Another BLM Management Plan, Another Sell Out
BLM releases a draft plan for public lands in western Montana that again champions industry, discards conservation
The same day that the Bureau of Land Management released its highly controversial draft resource management plan (RMP) for public lands in central Montana administered by the Lewistown Field Office, it also released a draft plan covering lands in western Montana administered by the Missoula Field Office.
The Missoula draft RMP emphasizes active vegetation management, i.e. maximizing acres for timber harvest and treatments and producing the greatest possible quantities of forest products. Conservation isn’t a priority – at all.
The Missoula Field Office oversees the management and protection of over 160,000 acres of widely varying public lands across nine counties. This isn’t a contiguous zone, but rather a collection of highly unique places. These public lands include heavily used recreation areas along the lower stretch of the Blackfoot River, geologically significant areas well-loved by rock climbers, and the last remaining roadless areas of the Garnet Range, which offer rich habitat for moose, elk, deer, bear, and other wildlife.
In 2014, the BLM identified 25,000 acres in the Missoula Field Office management area worthy of surveying for wilderness characteristics. MWA reviewed those 25,000 acres and found that nearly 17,000 of them qualified as “lands with wilderness characteristics” (LWCs) and deserved protection.
In its preferred management alternative, the BLM would protect zero acres that have been identified as LWCs.
Moreover, the BLM’s preferred alternative would no longer offer protection to two areas designated as “areas of critical environmental concern” (ACECs) – Limestone Cliff and Bear Creek Flats. In the one ACEC that would remain, Phil Wright Rock, the preferred alternative would allow for livestock grazing, commercial timber harvest, and mineral development – all actions that are inconsistent with protecting and preventing irreparable damage to the important historic, cultural, scenic, and fish and wildlife resources present in this area.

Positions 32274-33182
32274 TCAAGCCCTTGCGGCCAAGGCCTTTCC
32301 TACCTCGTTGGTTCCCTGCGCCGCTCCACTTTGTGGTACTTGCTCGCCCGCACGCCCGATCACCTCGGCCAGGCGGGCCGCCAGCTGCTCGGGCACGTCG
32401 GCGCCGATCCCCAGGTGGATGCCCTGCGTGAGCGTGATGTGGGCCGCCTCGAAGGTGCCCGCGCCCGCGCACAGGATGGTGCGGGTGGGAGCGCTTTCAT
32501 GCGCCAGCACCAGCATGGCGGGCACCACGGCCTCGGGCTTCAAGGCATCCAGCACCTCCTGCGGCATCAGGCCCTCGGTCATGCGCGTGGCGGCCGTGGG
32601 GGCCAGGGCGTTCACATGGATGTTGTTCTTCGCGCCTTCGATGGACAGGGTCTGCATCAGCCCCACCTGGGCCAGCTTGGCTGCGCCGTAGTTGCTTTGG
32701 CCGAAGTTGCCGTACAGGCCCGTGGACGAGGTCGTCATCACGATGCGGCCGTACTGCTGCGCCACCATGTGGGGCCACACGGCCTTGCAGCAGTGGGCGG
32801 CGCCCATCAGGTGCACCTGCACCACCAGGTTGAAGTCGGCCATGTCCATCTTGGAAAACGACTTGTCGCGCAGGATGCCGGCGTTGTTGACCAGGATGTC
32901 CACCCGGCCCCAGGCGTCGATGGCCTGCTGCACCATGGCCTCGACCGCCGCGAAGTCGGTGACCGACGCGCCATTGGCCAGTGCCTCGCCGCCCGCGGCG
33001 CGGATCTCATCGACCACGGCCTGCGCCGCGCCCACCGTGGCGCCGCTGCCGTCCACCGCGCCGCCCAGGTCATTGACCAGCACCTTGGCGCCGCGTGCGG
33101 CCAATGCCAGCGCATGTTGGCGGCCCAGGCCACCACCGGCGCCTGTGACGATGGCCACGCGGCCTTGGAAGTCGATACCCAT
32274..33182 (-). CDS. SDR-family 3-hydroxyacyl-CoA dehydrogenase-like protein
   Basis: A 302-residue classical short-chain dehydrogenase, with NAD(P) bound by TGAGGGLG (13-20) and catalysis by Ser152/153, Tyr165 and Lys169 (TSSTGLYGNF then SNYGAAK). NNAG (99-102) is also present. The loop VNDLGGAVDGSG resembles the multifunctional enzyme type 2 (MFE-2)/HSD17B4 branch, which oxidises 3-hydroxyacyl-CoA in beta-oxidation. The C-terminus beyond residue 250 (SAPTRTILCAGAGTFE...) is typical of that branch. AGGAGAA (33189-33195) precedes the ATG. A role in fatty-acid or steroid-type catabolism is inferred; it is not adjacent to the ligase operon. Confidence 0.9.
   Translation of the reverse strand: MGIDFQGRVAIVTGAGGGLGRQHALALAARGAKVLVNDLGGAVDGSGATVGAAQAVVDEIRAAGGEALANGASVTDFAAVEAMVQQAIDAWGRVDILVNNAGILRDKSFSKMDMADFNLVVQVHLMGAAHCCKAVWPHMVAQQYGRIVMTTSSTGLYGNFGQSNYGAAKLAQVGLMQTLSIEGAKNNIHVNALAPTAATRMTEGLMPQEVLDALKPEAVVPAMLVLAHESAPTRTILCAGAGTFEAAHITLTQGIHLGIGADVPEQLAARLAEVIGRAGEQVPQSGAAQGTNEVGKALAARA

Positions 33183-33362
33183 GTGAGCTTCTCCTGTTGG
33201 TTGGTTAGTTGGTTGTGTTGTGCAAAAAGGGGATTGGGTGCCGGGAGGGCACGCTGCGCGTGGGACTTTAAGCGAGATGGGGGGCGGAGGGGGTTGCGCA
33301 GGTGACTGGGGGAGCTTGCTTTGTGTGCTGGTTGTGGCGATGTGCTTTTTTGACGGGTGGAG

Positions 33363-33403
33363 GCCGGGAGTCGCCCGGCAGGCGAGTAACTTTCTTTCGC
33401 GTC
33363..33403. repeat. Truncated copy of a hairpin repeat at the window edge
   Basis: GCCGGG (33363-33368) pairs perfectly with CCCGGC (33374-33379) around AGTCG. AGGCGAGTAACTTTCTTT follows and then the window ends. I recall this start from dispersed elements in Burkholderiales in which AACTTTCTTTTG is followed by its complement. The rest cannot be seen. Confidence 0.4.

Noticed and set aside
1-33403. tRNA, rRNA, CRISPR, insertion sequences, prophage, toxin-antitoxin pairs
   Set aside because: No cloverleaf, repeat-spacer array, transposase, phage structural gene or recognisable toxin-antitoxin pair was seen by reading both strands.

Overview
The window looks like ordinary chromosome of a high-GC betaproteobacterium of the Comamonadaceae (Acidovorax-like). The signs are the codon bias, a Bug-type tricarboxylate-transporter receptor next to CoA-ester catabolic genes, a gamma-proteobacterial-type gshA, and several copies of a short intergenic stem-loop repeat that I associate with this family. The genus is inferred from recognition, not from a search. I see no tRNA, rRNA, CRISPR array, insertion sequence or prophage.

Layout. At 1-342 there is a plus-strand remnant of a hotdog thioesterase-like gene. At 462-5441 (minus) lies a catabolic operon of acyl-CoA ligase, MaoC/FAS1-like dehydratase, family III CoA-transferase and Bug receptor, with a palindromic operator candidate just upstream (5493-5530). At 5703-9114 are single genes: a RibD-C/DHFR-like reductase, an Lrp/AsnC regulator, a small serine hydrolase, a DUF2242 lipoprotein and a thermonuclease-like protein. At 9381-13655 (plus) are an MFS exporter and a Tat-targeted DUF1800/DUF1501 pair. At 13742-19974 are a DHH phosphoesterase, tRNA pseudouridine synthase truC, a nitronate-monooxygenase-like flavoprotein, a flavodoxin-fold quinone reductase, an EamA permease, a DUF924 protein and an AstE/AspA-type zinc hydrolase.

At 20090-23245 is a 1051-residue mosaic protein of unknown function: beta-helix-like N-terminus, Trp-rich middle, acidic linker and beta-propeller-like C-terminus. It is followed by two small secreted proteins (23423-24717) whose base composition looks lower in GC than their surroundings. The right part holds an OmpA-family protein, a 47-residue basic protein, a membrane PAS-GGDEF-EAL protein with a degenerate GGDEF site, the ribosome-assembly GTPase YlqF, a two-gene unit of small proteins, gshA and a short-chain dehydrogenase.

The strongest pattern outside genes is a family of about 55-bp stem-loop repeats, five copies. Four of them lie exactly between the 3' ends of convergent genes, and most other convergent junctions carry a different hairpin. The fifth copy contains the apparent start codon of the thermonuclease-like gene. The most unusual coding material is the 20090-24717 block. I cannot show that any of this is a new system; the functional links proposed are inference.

Under all alternatives, the BLM will continue to manage the three Missoula Field Office wilderness study areas (WSAs) to maintain their wilderness characteristics. These WSAs are Hoodoo Mountain (located between Drummond and Lincoln), Quigg West (east of Hamilton), and Wales Creek (south of Ovando). In this plan, the BLM has indicated management designations for these WSAs should they be withdrawn from Big-W Wilderness consideration. These designations would protect fewer than 50% of the current WSA acres as ACECs and instead would assign 11,380 acres a lesser designation as a Backcountry Conservation Area.
All in all, the changes that the BLM recommends in its draft Missoula RMP would open up remaining roadless areas in the Garnet Range to timber projects and new roads, diminishing the range’s high quality wildlife habitat.
The recently released Lewistown and Missoula RMPs are not unique. They are both part of a larger effort by the Department of the Interior to prevent or limit local land managers from protecting public lands that we treasure. Plans released in both New Mexico and Alaska in the last six months have similarly stripped ACEC and LWC protections.
We now have until August 15 to provide comments to the BLM regarding the Missoula draft RMP. This is your opportunity not only to stand up for the values we know need to be protected in our wild western Montana BLM lands, but also to give voice to the fact that the American public will not stand by while the Department of the Interior champions oil, gas, and resource extraction and shuns the health, wildness, and accessibility of our public lands.
Please write a personal, detailed comment telling the BLM and Department of the Interior why the Missoula BLM lands mean a lot to you and to our community. Don’t hesitate to share that you’re disappointed with the emphasis the plan alternatives place on resource extraction and share exactly which areas are deserving of ACEC and LWC protections.
- Erin Clark, MWA western Montana field director